Uiwix Ransomware Follows WannaCry's SMB-Targeting Lead
Life after WannaCry: Already, other cybercrime gangs appear to be jumping on the Windows server message block targeting bandwagon, including the operators behind Uiwix ransomware.
Thankfully, however, unlike the SMB-targeting WannaCry ransomware worm that took the world by storm beginning May 12, Uiwix poses very little threat, security researchers report.
While some early reports suggested that Uiwix was also spreading as a worm to automatically infect endpoints, those reports have now been dismissed by British security researcher Kevin Beaumont, who recently found a sample in the wild via a honeypot.
Instead, whoever is behind Uiwix appears to be manually scanning for systems that have the SMB flaw, then targeting them in an attempt to exploit the flaw and install the ransomware. According to a Shodan search, there are nearly 400,00 such systems - if not more - accessible via the internet.
Nasty SMB Flaw
Brief recap: A patch for the SMB flaw was released in March by Microsoft via its MS17-010 security updates of its supported systems, as well as May 12 for Windows XP, 2003 and 8.
A related attack tool built by the Equation Group - likely the National Security Agency - designed to exploit the SMB flaw was released April 14 by the Shadow Brokers, and called EternalBlue. The WannaCry outbreak targeted EternalBlue, as well as an Equation Group backdoor called DoublePulsar that was then installed on some infected endpoints, to spread (see Teardown: WannaCry Ransomware).
Since the attack tools were dumped, the number of endpoints infected with just the DoublePulsar backdoor software - not just by the Equation Group, but also enterprising attackers - apparently has reached more than 400,000.
Uiwix Goes Fileless
Unlike WannaCry, Uiwix appears to be fileless malware, security firm Trend Micro says in a blog post. "Uiwix is executed in memory after exploiting EternalBlue," it says. "Fileless infections don't entail writing actual files/components to the computer's disks, which greatly reduces its footprint and in turn makes detection trickier."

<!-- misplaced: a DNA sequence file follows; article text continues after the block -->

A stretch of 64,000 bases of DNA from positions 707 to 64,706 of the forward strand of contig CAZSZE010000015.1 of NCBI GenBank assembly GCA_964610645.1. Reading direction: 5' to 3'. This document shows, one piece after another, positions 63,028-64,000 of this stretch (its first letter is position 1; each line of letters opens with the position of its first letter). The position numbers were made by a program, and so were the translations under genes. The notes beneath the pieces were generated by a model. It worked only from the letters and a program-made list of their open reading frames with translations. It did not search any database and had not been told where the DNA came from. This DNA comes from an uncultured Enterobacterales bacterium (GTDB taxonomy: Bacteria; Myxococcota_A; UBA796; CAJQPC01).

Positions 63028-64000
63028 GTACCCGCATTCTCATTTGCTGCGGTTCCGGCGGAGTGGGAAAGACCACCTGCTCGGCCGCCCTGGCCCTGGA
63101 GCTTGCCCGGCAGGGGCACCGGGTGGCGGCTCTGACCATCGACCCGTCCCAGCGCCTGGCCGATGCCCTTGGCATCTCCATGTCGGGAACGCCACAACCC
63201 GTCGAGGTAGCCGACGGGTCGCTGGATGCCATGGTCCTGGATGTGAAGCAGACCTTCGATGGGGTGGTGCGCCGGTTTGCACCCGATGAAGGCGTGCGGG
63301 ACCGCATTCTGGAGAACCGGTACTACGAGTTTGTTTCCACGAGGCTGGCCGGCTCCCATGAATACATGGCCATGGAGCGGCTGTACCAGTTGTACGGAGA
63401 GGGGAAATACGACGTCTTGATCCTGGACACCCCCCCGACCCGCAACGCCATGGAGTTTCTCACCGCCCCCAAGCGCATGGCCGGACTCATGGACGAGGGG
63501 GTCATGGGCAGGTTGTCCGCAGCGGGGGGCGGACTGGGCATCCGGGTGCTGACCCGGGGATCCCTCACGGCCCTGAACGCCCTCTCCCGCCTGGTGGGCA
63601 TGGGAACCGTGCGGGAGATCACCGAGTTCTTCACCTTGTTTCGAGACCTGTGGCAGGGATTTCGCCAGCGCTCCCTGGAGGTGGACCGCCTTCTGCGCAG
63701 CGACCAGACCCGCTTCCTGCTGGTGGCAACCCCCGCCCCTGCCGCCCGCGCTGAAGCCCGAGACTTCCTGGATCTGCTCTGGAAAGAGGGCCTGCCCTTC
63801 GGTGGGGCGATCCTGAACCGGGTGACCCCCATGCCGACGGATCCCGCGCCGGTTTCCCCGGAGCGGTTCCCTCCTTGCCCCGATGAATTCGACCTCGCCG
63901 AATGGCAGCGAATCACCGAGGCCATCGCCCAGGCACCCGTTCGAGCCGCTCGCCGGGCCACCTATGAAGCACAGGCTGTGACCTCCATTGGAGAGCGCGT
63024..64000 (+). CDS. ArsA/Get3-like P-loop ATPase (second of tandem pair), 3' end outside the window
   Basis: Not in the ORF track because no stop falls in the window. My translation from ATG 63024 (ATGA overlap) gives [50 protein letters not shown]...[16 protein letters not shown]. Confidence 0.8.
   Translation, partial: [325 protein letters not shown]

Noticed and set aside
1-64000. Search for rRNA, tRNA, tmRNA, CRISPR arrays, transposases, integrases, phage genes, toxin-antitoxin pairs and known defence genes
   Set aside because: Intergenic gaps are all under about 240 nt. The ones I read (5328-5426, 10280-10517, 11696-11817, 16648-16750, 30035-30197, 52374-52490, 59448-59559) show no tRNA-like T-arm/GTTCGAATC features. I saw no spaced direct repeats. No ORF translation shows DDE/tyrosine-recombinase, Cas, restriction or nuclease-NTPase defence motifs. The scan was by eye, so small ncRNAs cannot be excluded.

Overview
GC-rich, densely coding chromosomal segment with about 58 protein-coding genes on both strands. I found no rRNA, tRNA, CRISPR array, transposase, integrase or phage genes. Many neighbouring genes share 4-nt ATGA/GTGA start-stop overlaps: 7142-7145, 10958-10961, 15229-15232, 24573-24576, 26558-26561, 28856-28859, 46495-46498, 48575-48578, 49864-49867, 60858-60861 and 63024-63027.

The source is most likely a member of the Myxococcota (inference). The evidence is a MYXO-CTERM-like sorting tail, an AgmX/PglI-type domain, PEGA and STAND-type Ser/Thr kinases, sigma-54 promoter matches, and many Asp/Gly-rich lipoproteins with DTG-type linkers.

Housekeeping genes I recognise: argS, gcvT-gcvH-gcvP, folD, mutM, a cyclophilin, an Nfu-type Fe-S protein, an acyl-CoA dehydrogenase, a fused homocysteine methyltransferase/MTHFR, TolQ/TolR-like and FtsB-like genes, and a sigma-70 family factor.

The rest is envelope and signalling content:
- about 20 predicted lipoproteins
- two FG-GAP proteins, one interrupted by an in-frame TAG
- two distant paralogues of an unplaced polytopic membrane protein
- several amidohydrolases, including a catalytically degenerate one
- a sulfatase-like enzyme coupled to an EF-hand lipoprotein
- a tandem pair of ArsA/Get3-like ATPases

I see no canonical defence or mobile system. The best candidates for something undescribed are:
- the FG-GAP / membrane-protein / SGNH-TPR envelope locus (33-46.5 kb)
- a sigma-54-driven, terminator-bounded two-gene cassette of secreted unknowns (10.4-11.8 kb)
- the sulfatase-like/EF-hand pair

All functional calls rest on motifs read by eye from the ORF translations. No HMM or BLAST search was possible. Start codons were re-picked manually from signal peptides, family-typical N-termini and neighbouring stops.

The ransomware is also designed to operate more cautiously than WannaCry. "Uiwix is also stealthier, opting to terminate itself if it detects the presence of a virtual machine (VM) or sandbox," Trend Micro says. "Based on UIWIX's code strings, it appears to have routines capable of gathering the infected system's browser login, File Transfer Protocol (FTP), email, and messenger credentials."
WannaCry and Uiwix aren't the only pieces of malicious code that have been found in the wild targeting the MS17-10 - EternalBlue - vulnerability.
Security researchers report that cryptocurrency-mining malware called Adylkuzz also began exploiting the SMB flaw, apparently in late April - before WannaCry - to mine for virtual currency called monero. And there are signs that North Korea may be tied to both the WannaCry and Adylkuzz campaigns, although that has not been proven (see Is WannaCry the First Nation-State Ransomware?).
As with Uiwix, however, this Adylkuzz campaign - designed to install a cryptocurrency miner called cpuminer - poses little risk, security firm Symantec says in a blog post.
"Due to the effectiveness of [intrusion prevention systems] in proactively blocking infections, Symantec is observing low infections of Adylkuzz," the security firm reports.
Out of more than 44 million attempts to exploit the MS17-10 flaw against systems running Symantec software, fewer than 200 endpoints have been infected by Adylkuzz, the company says.
Lock It Down
The takeaway: Don't obsess over ransomware gangs attempting to jump on the WannaCry bandwagon. Instead, "focus on patching," Beaumont says via Twitter.
That's also the top recommendation from the U.S. Computer Emergency Response Team, part of the Department of Homeland Security, which has issued guidance for blocking WannaCry, or any other malicious code that targets the SMB flaw.
Check every Windows system in the enterprise to ensure that it isn't using SMBv1, which is enabled by default, even in Windows 10 and Windows Server 2016.
While the EternalBlue exploit - which dates from 2013 - didn't exploit the latest Windows operating systems, a security researcher has now ported EternalBlue so it will work on any 64-bit Windows 8 and Windows Server 2012 systems that have SMB enabled and not blocked by a firewall.
Of course, it's likely that whoever built EternalBlue - believed to the NSA - and anyone else who may have independently discovered the flaw and also been using it had already updated their attack tools to do the same.
So if you haven't started already, get patching.